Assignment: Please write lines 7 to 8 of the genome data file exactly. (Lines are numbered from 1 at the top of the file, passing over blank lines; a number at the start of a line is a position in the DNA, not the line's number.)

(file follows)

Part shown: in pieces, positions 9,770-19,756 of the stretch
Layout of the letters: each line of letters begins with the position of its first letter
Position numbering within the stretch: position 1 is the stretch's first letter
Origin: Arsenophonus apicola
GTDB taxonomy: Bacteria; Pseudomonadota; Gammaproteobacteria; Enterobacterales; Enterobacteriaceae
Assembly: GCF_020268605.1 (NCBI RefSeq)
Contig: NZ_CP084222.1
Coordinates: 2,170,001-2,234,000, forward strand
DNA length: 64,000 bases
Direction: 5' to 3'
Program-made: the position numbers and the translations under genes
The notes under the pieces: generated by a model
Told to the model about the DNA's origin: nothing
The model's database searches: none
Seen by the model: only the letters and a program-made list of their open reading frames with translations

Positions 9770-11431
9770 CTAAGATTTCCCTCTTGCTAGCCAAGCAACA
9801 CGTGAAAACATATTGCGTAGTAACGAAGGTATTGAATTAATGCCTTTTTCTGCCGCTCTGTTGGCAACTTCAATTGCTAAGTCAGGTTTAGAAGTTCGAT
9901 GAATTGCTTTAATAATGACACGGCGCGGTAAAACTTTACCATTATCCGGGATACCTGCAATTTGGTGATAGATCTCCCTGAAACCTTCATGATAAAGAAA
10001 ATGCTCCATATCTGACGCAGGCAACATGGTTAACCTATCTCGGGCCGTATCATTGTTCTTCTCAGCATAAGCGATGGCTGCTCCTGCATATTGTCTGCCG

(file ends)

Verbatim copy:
Contig: NZ_CP084222.1
Coordinates: 2,170,001-2,234,000, forward strand